Anna Karenina: The world’s a stage
From the makers of Atonement and Pride and Prejudice, it’s Anna Karenina! The rousing tale of love, betrayal, hypocrisy, and trains.
Joe Wright–director of beautiful films, appreciator of Keira Knightley, lover of sunsets–is back again with Anna Karenina. The latest adaptation of the legendary Tolstoy novel features Knightley as Anna, a 19th century Russian socialite, who has the misfortune to fall in love with Count Vronsky, a man who is not her husband. Unfortunately, her husband is kind of a super nice guy who doesn’t really deserve what he’s getting. But is that a good enough reason for true love to prevail? Fancy Russians sure don’t think so.
The novel’s resolution is a famous one, but I won’t spoil it here for anyone who hasn’t heard.
If you’ve seen Atonement or Pride and Prejudice, you’re no stranger to Joe Wright’s liberal use of sunbeams or vivid costumes. He’s a genius at creating rich textures and memorable imagery that give us plenty to look at while the carefully paced action unfolds. Anna Karenina manages all of the above while attempting an even more ambitious style; the characters weave back and forth between a soundstage and a theatre (and not just the stage–Wright uses every available space in the richly adorned playhouse).
And rightly so. Attending operas and plays was a chief social hobby for the idle rich in those days, who made their money from the land that peasants cultivated on their behalf. More interesting than the drama taking place on the stage was the constant shifting plots, sabotages, and subterfuges of who was accompanying whom, who was sitting in what box, and, of course, what everyone was wearing. Wright never lets us forget that, by virtue of being a member of the upper class as well as a woman, Anna’s misfortune is a source of thrilling entertainment for her peers. No one really cares who anyone’s diving under fur blankets with, but, as one prim character explains to Vronsky, “She broke the rules.”
Knightley is arresting as usual with expressive eyes, and her more mature bearing amps up her magnetism. Five years ago, she would have seemed too young to play Anna, but suddenly little wispy Keira is all grown up. She’s convincing as a desperate lover and a devoted mother, just as Jude Law, who plays her husband, Karenin, is uncharacteristically grim and righteous. I wasn’t quite as taken with Aaron Taylor-Johnson’s Vronsky. He overacts during the first act, marching around stiffly with a raised eyebrow in an almost satirical representation of a womanizing young swain, but he earns his stripes as his emotions become more complex later on.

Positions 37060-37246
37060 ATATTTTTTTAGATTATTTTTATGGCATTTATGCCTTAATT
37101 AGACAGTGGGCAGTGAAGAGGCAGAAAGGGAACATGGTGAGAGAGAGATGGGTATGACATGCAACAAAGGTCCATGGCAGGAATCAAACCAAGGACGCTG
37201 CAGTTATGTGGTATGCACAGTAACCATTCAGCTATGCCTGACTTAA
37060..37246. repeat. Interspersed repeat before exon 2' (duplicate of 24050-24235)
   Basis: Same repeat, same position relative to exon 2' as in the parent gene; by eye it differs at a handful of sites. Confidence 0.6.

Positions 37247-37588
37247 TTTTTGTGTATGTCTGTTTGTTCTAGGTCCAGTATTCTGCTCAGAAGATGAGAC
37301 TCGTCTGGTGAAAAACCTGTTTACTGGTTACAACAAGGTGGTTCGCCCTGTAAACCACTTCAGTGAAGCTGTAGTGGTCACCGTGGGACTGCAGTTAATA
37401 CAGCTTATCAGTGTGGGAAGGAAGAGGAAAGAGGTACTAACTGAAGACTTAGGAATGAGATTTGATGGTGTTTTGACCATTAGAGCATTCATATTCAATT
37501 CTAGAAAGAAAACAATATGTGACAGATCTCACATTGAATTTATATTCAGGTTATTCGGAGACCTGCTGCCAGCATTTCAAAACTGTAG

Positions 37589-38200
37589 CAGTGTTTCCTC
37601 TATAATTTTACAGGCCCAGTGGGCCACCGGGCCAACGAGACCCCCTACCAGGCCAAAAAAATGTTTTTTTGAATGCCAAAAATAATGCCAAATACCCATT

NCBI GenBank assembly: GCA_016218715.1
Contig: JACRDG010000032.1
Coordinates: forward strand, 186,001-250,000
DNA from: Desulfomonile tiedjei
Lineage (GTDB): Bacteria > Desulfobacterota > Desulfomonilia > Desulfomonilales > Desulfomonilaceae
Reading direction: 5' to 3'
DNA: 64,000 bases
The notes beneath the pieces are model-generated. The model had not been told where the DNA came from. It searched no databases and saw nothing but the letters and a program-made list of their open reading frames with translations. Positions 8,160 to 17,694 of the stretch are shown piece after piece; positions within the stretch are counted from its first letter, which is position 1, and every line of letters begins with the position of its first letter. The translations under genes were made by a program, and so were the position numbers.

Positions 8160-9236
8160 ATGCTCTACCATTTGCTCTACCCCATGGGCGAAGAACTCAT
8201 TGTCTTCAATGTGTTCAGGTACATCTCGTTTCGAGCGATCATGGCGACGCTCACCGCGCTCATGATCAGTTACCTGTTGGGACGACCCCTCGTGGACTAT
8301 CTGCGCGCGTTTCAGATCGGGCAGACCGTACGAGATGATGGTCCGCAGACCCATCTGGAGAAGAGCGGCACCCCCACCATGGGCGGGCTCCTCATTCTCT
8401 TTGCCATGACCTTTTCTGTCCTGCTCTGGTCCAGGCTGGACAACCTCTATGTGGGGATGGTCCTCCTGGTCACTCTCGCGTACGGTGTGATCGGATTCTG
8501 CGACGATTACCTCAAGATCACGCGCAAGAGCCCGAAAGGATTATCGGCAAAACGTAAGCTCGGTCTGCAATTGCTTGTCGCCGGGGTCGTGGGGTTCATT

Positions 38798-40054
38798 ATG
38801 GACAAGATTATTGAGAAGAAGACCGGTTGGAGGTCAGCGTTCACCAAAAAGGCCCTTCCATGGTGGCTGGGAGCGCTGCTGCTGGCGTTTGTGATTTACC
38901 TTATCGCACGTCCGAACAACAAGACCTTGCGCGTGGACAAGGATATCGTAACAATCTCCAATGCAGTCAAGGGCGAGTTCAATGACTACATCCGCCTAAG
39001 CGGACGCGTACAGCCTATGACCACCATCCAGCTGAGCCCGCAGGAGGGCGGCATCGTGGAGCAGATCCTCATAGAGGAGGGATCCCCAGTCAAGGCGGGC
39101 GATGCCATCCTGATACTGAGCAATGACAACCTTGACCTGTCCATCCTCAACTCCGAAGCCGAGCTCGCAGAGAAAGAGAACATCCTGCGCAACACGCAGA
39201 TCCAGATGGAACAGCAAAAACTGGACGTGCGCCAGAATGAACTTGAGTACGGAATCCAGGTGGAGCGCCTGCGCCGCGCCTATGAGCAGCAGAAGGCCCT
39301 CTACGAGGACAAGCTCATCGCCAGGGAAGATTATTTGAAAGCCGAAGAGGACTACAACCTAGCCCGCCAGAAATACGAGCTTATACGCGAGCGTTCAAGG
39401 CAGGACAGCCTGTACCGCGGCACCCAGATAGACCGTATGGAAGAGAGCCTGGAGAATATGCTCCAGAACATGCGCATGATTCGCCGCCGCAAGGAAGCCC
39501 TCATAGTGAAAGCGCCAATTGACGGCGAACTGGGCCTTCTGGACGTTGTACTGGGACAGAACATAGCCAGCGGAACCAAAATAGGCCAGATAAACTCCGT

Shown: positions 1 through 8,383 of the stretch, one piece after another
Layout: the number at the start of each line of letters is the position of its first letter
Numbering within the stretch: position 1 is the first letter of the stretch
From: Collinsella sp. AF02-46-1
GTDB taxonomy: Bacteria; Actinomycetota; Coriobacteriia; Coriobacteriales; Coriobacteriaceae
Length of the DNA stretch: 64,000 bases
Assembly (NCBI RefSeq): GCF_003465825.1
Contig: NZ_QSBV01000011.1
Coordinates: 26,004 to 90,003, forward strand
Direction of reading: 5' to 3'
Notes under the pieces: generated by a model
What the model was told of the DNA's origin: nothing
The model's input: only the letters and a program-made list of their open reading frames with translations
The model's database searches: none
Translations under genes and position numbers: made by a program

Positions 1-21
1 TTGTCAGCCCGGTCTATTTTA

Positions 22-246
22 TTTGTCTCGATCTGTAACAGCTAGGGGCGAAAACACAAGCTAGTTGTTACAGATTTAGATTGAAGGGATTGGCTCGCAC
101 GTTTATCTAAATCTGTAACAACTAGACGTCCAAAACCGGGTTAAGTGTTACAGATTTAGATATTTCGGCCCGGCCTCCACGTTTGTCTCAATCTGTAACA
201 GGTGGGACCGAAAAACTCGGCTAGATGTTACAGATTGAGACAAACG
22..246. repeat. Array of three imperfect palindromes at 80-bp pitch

Searching for the antidote to society’s endless drama, Domhnall Gleeson (or “one of the Weasleys,” as I call him) is Levin, a landowner struggling with various realizations about love, humanity, and hard work. He’s a foil for St. Petersburg’s hypocrisy, finding purity and satisfaction in connecting with the salt of Russia’s earth. He’s also constantly bathed in Wright’s beloved yellow sunbeams, while Anna gets farther and farther away from them.
Joe Wright makes an ambitious gamble with Anna Karenina’s constant stage/life shifts. It could be confusing, but it’s not. It could be annoying, but you get used to it surprisingly quickly. It could be heavy-handed, but it moves quickly enough so that you’re kept on your toes. Instead, it ends up feeling appropriate, innovative, and artistic.
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Why you should see this movie
You swoon with pleasure at the very thought of Atonement or Wright’s P&P, and you unabashedly defend Keira Knightley as a talented actress who can look as unusual as she wants to, dammit.
Why you should stay home
It’s just not your thing. One viewing of the trailer will give you all the data you need to make that decision. You thought Atonement was boring and you wouldn’t be caught dead watching a sissy Jane Austen movie. You’re far too busy polishing your icy, granite heart anyway.
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